Together they proposed a standard formula to calculate net LTV, at the SubscriptionShow 2022, which is as follows:
Net LTV = (billing cycles × order value – cost of goods sold) – acquisition cost
Customer Acquisition vs Customer Retention
Let’s let the two battle it out for supremacy by exploring the two scenarios, where one is prioritized over the other:
Scenario #1: When Customer Acquisition is Prioritized over Customer Retention
Prioritizing customer acquisition by investing a lion’s share in your sales and marketing efforts can easily jack up your customer count. This is a great indicator of business growth that may easily lure venture capitalists and enable lucrative referrals and partnerships to further boost growth.
The number of people willing to pay for your product/service growing in a big way– sounds like a no-brainer win!
But there’s a catch: this strategy works best for businesses utilizing up-front payment-based models. A decreasing number of businesses nowadays generate the bulk of their revenue from one-off payments. In recent years, the subscription economy has snowballed in popularity, with no sign of slowing down.
Let’s explore what lopsided prioritization of customer acquisition could look like for a business utilizing this model.
Without paying due attention to customer retention, it might as well be all for nothing. Your subscriber will utilize a free trial, maybe stick around for one billing cycle and then discontinue using your product/service. In this scenario, your Customer Acquisition Cost (CAC) is high as you funnel capital into marketing and sales, but your customer leaves before you can breakeven the costs – let alone make a profit.
In a nutshell, without good retention, a high CAC means you’re burning resources that have a very low ROI. For startups and SMEs, it is vital to not lose sight of this drawback to a lopsided focus on customer acquisition. After all, growth for the sake of growth, that’s the mentality of a cancer cell! Sustainability is key!
Scenario #2: When Customer Retention is Prioritized over Customer Acquisition
The subscription economy is expected to reach a market value of $904.2 billion by 2026, with more and more businesses transitioning their sales operation into the subscription-based model.
In the past, customers bought software up-front and your business’s bottom line was unaffected by whether they used it or not. With the emergence of the SaaS industry, your software hub’s bottom line heavily depends on your subscriber’s continued use of your product.
When you invest in a smooth customer subscription journey and product growth, your customer LTV goes up. A high customer LTV makes it possible to reduce your business’s churn rate, and prevent the loss of precious revenue. The explosive growth of the subscription model has, therefore, highlighted the importance of tracking the customer LTV metric.
A low churn directly translates into a good ROI when it comes to investment in sales and marketing. Furthermore, customers sticking around means an expansion in your revenue. This is due to the simple fact that retaining customers is easier and less expensive than customer acquisition. A 5% improvement in retention translates into a 25% increase in profits.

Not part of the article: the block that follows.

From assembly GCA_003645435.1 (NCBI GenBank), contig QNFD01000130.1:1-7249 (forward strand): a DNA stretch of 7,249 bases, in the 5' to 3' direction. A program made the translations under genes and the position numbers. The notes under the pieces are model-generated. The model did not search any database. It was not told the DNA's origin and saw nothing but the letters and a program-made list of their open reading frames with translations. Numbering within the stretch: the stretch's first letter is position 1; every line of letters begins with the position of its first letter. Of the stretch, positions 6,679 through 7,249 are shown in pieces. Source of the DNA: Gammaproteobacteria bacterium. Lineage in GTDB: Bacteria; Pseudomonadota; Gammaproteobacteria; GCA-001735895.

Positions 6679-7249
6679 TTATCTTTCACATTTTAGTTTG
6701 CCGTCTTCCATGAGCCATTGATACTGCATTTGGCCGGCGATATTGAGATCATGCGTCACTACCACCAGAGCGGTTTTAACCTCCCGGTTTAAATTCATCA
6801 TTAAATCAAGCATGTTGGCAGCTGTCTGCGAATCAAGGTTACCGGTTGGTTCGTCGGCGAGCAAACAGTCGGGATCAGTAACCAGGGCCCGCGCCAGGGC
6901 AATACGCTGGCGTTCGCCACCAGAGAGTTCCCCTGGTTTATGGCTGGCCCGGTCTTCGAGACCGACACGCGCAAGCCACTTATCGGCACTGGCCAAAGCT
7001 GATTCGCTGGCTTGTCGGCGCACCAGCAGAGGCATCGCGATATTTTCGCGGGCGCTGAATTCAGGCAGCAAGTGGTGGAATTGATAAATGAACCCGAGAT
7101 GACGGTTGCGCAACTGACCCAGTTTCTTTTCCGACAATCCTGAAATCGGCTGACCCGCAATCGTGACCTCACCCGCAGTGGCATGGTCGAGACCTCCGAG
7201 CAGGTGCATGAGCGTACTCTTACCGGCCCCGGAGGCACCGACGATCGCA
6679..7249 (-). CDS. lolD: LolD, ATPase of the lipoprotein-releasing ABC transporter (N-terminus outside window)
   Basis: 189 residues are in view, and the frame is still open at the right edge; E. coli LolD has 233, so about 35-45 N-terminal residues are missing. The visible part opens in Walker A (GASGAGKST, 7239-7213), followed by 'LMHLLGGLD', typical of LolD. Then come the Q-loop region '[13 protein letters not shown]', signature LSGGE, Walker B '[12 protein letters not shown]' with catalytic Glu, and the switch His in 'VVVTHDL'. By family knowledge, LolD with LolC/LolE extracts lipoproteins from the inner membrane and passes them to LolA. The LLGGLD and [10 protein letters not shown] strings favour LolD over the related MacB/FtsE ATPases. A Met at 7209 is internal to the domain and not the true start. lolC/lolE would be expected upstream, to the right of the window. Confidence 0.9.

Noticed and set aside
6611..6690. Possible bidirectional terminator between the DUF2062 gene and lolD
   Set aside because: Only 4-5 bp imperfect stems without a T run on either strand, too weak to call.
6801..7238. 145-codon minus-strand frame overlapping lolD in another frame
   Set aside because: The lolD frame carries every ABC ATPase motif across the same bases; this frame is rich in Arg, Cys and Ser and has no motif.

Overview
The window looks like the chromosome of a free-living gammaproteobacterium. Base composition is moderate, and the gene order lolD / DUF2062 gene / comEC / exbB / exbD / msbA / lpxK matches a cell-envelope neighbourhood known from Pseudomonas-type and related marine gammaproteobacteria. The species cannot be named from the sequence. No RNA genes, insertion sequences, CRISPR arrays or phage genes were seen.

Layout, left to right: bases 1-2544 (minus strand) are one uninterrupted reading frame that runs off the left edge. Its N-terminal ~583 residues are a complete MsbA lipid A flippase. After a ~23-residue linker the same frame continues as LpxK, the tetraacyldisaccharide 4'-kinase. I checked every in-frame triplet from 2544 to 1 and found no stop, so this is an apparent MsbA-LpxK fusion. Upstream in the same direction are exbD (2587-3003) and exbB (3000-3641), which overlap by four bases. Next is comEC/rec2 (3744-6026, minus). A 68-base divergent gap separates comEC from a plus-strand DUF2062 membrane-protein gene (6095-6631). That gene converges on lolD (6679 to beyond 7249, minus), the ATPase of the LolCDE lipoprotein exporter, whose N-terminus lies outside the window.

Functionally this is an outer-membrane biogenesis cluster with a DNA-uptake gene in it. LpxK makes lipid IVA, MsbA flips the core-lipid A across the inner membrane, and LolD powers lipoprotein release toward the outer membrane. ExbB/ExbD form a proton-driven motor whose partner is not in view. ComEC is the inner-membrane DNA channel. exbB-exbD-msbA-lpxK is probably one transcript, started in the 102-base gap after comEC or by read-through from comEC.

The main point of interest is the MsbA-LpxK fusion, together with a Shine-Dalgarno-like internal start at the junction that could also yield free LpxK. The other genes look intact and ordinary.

To take it another step forward, loyal customer referrals and word-of-mouth advocacy are sure to actually assist customer acquisition in the long run as well.
According to a study, 92% of global consumers trust the referral source over any form of corporate advertising, and the former also costs you nothing. This means we’re looking at a win-win situation on both fronts by focusing on customer retention over acquisition, particularly in the early stages.
In a nutshell, this means prioritizing customer retention creates slower growth initially, but that of a highly sustainable nature, enabling exponential growth after a certain period of time has elapsed.
How to Improve Customer Retention?
This is a loaded question, but there are definitely some actionable steps you can take to improve the LTV of your customers. Here’s a handy list:
- Developing your product through data-driven insights and machine learning, so your customers don’t switch to competitors due to technical limitations.
- Providing excellent customer support through the incorporation of AI to increase customer loyalty.
- Offering personalized promotions and incentives, such as programming artificial serendipity into their subscription journey. 80% of consumers are more likely to purchase when businesses provide a personalized experience!
- Implementing loyalty programs that reward your customer base who sticks around.
- Upselling and cross-selling can facilitate revenue expansion from existing customers, without entailing the expense of bringing in new clientele.
- Soliciting and acting on customer feedback to address their pain points and prevent churn.
The right choice of pricing plan may help too, as offering a freemium can help you onboard customers who already know what they stand to gain from upgrading to a premium. This is a customer that is more likely to stick around than one who disappears at the end of a free trial. Freemiums do, however, come with their own complications, so tread with care.
The Bottom Line
To summarize a complex discussion, your business will always need both acquisition and retention to bloom into its full potential. However, neglecting customer retention is a mistake many businesses end up making, which causes heavy and expensive complications, impeding the growth of your business.
When choosing which to focus on between customer acquisition and retention, the former is a riskier priority to have, especially for a subscription enterprise such as a SaaS business.
The growth achieved through a heavy focus on acquisition is fast but hard to scale, and much more expensive, implying a low ROI.
Alternatively, a focus on customer retention enables slow but sustainable growth, with a high ROI. So much so, that an improved customer LTV itself boosts customer acquisition in the long run through word-of-mouth referrals. The inverse, however, is not necessarily true.
Now that you know everything you need to know about customer acquisition and retention, you can pick a strategy that works best for your business niche.